Surveys have found that people – even those who are traditional Conservative supporters – are angry with the government. 
"Anger is an appropriate reaction to what we perceive as lies," says Blair. "Anger is an emotion which covers up fear. When we are angry we are defensive because we feel that we have not been protected as we ought to have been."
This was certainly true for my friend after her partner’s fiancée’s big reveal. First came shock, then anger and, ultimately, sadness. She was angry that her feelings had been so casually disregarded. Whether it is personal or political, corruption degrades everything around it. Duplicity debases relationships and institutions alike. When trust in the government is broken, it’s understandable that we might feel anxious and angry all at once. 

Anger is an emotion which covers up fear. When we are angry we are defensive because we feel that we have not been protected as we ought to have been.

Linda Blair
At the beginning of the pandemic the government passed the Coronavirus Act, which allows it to introduce new regulations without parliamentary scrutiny. It was through these powers that new public structures were set up – including the test-and-trace system, which has now devoured an eye-watering £37 billion of public money. 
It is anger-inducing to think that this – an initiative which has been deemed by parliament’s independent spending watchdog to have failed – was ever allowed to happen. That something so important could have been handed over to private companies without any public say. It is, to echo Blair, scary.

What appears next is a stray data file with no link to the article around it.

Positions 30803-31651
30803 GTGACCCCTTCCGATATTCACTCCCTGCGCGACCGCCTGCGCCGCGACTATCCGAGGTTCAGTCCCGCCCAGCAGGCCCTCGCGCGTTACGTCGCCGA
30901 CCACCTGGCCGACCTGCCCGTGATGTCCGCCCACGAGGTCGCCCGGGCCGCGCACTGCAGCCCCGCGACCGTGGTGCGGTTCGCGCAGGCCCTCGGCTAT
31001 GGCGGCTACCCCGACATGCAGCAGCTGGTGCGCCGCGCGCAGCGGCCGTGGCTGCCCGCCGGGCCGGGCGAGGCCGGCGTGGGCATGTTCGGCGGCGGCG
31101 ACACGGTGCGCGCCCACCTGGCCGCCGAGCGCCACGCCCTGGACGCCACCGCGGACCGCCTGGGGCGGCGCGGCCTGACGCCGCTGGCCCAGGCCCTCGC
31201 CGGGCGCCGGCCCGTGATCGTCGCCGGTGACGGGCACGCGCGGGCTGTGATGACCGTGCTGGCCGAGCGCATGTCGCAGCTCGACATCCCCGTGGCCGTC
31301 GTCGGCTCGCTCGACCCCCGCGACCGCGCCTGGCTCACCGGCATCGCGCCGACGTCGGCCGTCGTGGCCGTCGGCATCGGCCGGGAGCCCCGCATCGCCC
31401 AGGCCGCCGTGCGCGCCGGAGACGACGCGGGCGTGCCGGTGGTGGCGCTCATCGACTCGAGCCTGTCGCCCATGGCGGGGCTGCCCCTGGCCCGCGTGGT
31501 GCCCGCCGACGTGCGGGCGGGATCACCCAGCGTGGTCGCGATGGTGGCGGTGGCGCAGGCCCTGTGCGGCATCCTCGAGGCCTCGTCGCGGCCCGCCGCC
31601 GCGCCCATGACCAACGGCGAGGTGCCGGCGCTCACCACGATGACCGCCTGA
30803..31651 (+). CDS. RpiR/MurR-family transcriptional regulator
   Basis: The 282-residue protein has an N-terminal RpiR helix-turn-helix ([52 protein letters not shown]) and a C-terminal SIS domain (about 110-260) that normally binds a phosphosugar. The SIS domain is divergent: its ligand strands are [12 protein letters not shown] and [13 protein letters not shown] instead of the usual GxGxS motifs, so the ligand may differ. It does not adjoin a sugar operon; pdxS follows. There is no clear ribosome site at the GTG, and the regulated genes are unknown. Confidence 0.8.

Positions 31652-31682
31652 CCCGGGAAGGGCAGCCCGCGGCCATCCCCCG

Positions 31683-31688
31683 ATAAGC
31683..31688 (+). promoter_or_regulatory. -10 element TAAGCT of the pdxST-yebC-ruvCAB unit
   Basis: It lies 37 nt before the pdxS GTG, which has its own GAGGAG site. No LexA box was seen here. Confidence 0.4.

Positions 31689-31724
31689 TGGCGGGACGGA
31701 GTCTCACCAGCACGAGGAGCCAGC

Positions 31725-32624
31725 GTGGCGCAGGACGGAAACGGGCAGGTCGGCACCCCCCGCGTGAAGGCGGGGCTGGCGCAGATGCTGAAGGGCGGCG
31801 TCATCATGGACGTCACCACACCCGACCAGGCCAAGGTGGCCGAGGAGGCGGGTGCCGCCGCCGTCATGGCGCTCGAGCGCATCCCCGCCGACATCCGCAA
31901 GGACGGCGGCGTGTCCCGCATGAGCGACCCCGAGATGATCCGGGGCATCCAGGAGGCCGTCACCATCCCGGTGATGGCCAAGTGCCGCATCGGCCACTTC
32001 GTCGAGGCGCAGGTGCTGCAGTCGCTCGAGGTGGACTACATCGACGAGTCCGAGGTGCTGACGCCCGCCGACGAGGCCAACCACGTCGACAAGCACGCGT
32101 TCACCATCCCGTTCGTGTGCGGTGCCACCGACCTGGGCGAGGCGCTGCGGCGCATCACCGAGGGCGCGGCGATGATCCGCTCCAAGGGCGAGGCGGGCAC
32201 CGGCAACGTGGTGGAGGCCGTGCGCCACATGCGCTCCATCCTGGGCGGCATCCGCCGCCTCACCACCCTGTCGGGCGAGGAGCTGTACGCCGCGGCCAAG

Human beings are hard-wired to make connections. We need to trust those around us and, as studies have shown, a psychological sense of safety is vital for us to take important risks, voice our opinions, be creative and speak out when we feel something is wrong. Put simply, without it, it’s very hard to get anything done at all. 
It is galling to think that anyone you have ever shared a bed with has actively misled you to further their own needs. And it is vexatious to think that back in those early COVID days, when we were all shocked, when people stood on their doorsteps and clapped for the NHS, when hundreds of people died a day, those who were supposed to be looking after us in Westminster were in fact partying. 
However, Blair says that we cannot dwell too long in anger in the face of lies. "You have to stay active in your emotions," she says. "You cannot just accept lies and think, Oh, well, what’s the point? You have to do exactly what people are doing right now, which is to say, 'No. This is not the way to live. You do not live lying.'"
"If you do find out that someone has lied to you," she concludes, "I recommend using what I call the 'best friend test'. What would you tell your best friend if they had just found out that their partner had betrayed them? If they had lost a loved one during a lockdown and the leader of the country had potentially told them lies? What would you tell them to do about it?"
When everything feels futile, hope can move us forwards. "You can do simple things," says Blair. "Write to your MP. Express your concern and anger. Refuse to accept the lies that you have been told. Hold onto your reality. Whatever it is, do not sit there and think you are worthless or not deserving of the truth. That’s what you would say to your best friend, that’s what you would tell them to do."